By the hungry, she means the human race; for, with the exception of  the Jews, they were pining with famine.  The Jews, however, were enriched by the giving of the Law and by the teaching of the holy Prophets.  For to them belonged the giving of the law, the adoption of sons, the worship, the promises (Rom. 9:4). But they became wanton with high feeling, and too elated at their dignity, and having refused to draw near humbly to the Incarnate One, they were sent away empty, carrying nothing with them, neither faith nor knowledge, nor the hope of blessings.  For they truly became both outcasts from the earthly Jerusalem and aliens from the glorious life that is to be revealed, because they received not the Prince of Life and even crucified the Lord of Glory; they abandoned the fountain of living water and set at nought the bread that came down from heaven. And for this reason there came upon them a famine more severe than any other, and a thirst more bitter than any thirst; for it was not a famine of the material bread, nor a thirst of water, but a famine of hearing the Word of the Lord (Amos 8:11.  By contrast, the heathen, who were hungering and athirst, their soul wasting away with misery, were filled with spiritual blessings, because they received the Lord.   For the privileges of the Jews passed over to them.

He hath taken hold of Israel His child to remember His mercy.

He hath taken hold of Israel-not the Israel according to the flesh, who prides himself on the bare name, but him who is Israel after the spirit and according to the true meaning of the name-even such as look unto God and believe in Him, and obtain through the Son the adoption of sons according to the Word that was spoken, and the promise made to the prophets and patriarchs of old.  It has, however, a true application also in the carnal Israel, for many thousands and ten thousands of them believed.  But He has remembered His mercy as He promised to Abraham, and has accomplished what he spake unto him: in thy seed shall all the tribes of the earth be blessed (Gen. 22:18).

For this promise was not in the act of fulfillment by the impending birth of our common Saviour Christ, Who is the seed of Abraham, in Whom the Gentiles are blessed.  For He took on Him the seed of Abraham (Heb. 2:16), according to the Apostle's words, and so fulfilled the promise made unto the fathers.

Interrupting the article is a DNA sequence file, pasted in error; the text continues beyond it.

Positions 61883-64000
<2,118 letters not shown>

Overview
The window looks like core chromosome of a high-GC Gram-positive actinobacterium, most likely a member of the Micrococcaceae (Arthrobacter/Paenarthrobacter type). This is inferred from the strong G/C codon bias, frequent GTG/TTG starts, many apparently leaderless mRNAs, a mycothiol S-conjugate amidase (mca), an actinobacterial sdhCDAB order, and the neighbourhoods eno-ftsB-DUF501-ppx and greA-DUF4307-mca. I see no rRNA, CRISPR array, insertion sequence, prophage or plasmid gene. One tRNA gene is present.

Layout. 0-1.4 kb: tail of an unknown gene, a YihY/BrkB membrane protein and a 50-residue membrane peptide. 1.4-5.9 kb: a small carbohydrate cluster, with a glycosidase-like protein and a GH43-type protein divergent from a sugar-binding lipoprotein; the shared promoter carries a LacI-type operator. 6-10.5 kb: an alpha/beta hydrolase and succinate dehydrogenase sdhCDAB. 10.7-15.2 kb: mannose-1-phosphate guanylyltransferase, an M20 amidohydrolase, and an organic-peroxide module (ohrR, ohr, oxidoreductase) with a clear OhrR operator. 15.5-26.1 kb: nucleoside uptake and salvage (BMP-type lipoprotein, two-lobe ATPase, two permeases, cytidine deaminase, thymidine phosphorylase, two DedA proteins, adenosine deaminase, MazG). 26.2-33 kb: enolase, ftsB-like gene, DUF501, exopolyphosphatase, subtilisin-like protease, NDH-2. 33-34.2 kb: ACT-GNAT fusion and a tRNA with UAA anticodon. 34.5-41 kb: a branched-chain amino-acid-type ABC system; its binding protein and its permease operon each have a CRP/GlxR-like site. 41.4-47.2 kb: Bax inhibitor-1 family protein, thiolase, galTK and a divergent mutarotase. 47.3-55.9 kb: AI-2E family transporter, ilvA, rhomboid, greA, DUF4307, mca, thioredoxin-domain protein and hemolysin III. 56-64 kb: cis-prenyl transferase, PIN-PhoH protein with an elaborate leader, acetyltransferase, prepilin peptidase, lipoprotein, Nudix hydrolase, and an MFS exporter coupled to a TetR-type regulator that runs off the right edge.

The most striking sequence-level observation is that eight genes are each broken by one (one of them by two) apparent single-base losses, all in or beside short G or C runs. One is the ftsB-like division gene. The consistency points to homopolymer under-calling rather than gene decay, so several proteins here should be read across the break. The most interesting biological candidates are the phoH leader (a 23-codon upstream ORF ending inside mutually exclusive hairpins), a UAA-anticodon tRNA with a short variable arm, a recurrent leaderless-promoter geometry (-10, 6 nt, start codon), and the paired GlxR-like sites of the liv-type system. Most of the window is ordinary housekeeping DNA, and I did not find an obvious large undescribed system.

He hath raised up a horn of salvation for us in the house of his servant David.

The word "horn" is used not only for power but also for royalty.  But Christ, Who is the Saviour that hath risen for us from the family and race of David, is both; for He is the King of kings, and the invincible power of the Father.

To perform the mercy promised to our fathers.

Christ is mercy and justice: for we have obtained mercy through Him, and been justified, having washed away the stains of wickedness through faith that is in Him.

The oath which He swore to our father Abraham.

But let no one accustom himself to swear from hearing that God sware unto Abraham.   For just as anger, when spoken of God is not anger, nor implies passion, but signifies power exercised in punishment, or some similar motion; so neither is an oath an act of swearing.  For God does not swear, but indicates the certainty of the event-that that which He says will, necessarily, come to pass.  For God's oath is his own word, fully persuading those that hear and giving each one the conviction that what He has promised and said will certainly come to pass.

And thou, child, shalt be called Prophet of the Highest, for thou shalt go before the face of the Lord to prepare his ways.

Observe, I pray, this also, that Christ is the Highest, Whose forerunner was John, both in his birth and in his preaching.  What remains, then, to be said by those who lessen His divinity?  And why will they not understand that when Zacharias said, And thou, child, shalt be called prophet of the Highest (Luke 1:76), he meant thereby "of God," of Whom also spoke the rest of the Prophets.  For those under the law and dwelling in Judea, the Baptist was a lamp, as it were, preceding Christ; and God so spake before of him: I have prepared a lamp for My Christ (Psalm 131:17).  In the law he is also typified as a lamp, for the law commanded that a lamp should be ever kept alight in the first tabernacle.  But the Jews, after being for a short time pleased with John, flocking to his baptism and admiring his mode of life, quickly made him sleep in death, doing their utmost to quench the ever-burning lamp.  For this reason the Saviour also spake concerning him, He was a burning and a shining light, and ye were willing for a season to rejoice in his light (John 5:35).

To guide our feet into the way of peace.

For the world, indeed, was wandering in error, serving the creation in the place of the Creator, and was darkened over by the blackness of ignorance. A night, as it were, had fallen upon the minds of all, and permitted them not to see Him, Who is God both by nature and in very truth.  But the Lord of all rose for the Israelites, like a light and a sun.